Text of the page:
WILMINGTON, Del. — A publicly traded diversified holding company and its affiliates on Jan. 30 sued their primary and excess directors and officers liability insurers in the Delaware Superior Court for breach of contract and bad faith, seeking coverage for underlying putative class action lawsuits alleging that they improperly manipulated the unit price of an oil refiner and marketer of transportation fuels in the lead up to the exercise of a call right.
NEWARK, N.J. — A federal judge in New Jersey on Jan. 26 denied an insurer’s motion to dismiss breach of contract and bad faith claims brought by joint insurance funds (JIFs) seeking indemnification for $4,051,129 in expenses for defending underlying sexual abuse claims.
WASHINGTON, D.C. — A Florida insured on Jan. 14 filed a petition for a writ of certiorari in the U.S. Supreme Court, seeking review of whether construction dust and debris constitutes “direct physical loss” to its restaurant to trigger coverage under an “all-risk” insurance policy and whether a court erred in excluding three of its causation experts under Daubert and its progeny, noting that “certain issues presented overlap with the recent proliferation of COVID-19 insurance cases across the country.”
CHICAGO — The owner of theWit hotel in Chicago on Jan. 27 sued an “all-risk” insurer in an Illinois court for breach of contract and bad faith, accusing the insurer of leveraging the novel coronavirus pandemic “to wipe out coverage for other catastrophic losses and business closures,” including its $14,826,973 in business interruption loss resulting from the civil unrest events in response to the death of George Floyd.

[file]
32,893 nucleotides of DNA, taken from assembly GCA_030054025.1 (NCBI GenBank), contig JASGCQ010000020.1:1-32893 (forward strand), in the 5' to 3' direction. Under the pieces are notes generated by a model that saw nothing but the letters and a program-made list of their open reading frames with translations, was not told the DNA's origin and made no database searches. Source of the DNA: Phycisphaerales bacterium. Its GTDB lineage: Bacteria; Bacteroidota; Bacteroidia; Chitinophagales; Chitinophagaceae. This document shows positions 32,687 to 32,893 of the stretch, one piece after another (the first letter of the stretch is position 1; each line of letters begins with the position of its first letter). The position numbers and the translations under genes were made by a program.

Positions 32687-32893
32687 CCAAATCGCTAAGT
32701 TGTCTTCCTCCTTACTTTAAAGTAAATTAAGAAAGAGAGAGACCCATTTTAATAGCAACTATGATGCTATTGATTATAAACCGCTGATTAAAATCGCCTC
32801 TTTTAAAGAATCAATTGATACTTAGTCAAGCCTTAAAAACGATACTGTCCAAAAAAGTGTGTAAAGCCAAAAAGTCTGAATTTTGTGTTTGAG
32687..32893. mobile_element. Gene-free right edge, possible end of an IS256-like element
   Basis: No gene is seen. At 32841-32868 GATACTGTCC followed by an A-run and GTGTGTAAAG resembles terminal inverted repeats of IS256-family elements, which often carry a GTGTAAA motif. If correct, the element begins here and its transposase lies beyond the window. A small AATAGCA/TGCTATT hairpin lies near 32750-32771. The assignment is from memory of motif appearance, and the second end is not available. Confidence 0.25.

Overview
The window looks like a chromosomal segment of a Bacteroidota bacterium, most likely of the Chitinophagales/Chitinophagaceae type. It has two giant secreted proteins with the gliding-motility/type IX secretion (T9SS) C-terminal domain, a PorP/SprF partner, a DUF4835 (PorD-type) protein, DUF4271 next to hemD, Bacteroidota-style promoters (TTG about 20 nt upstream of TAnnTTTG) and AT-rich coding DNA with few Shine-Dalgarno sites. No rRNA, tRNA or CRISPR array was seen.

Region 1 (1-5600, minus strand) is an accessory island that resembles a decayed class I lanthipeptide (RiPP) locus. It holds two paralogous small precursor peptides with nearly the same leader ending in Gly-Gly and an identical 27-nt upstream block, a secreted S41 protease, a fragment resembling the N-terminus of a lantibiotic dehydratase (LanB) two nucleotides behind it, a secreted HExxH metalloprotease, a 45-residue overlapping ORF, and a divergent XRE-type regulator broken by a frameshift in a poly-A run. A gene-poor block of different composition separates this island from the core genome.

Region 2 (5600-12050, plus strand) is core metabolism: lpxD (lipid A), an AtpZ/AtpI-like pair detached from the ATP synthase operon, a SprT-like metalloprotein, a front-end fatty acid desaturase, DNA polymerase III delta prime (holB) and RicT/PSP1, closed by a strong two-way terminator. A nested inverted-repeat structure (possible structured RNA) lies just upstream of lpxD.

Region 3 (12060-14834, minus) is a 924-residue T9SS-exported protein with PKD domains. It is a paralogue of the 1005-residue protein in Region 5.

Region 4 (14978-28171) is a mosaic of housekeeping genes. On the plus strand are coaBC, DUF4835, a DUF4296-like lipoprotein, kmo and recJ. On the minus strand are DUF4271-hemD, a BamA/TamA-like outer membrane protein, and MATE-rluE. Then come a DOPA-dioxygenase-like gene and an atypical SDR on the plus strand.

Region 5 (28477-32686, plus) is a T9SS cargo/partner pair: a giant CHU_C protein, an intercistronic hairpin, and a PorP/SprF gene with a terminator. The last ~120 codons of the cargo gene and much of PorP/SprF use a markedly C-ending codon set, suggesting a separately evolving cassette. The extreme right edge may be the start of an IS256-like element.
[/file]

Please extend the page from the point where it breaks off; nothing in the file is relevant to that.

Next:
WEST PALM BEACH, Fla. — A federal judge in Florida on Jan. 27 adopted a magistrate’s recommendation to grant nursing home owner insureds’ motion for summary judgment and deny a directors and officers liability insurer’s cross-motion for summary judgment in a coverage dispute arising from claims that the insureds breached fiduciary and statutory duties and caused physical and monetary injuries to one of their residents, rejecting the insurer’s argument that the professional services exclusion bars coverage.
ST. LOUIS — A Missouri appeals panel on Jan. 26 reversed and remanded a lower court’s ruling in favor of an insurer, broker and agent in an insured’s lawsuit seeking coverage for an underlying probate lawsuit, finding that the underlying infliction of emotional distress claim is potentially covered and not barred by the policy’s intentional acts exclusion.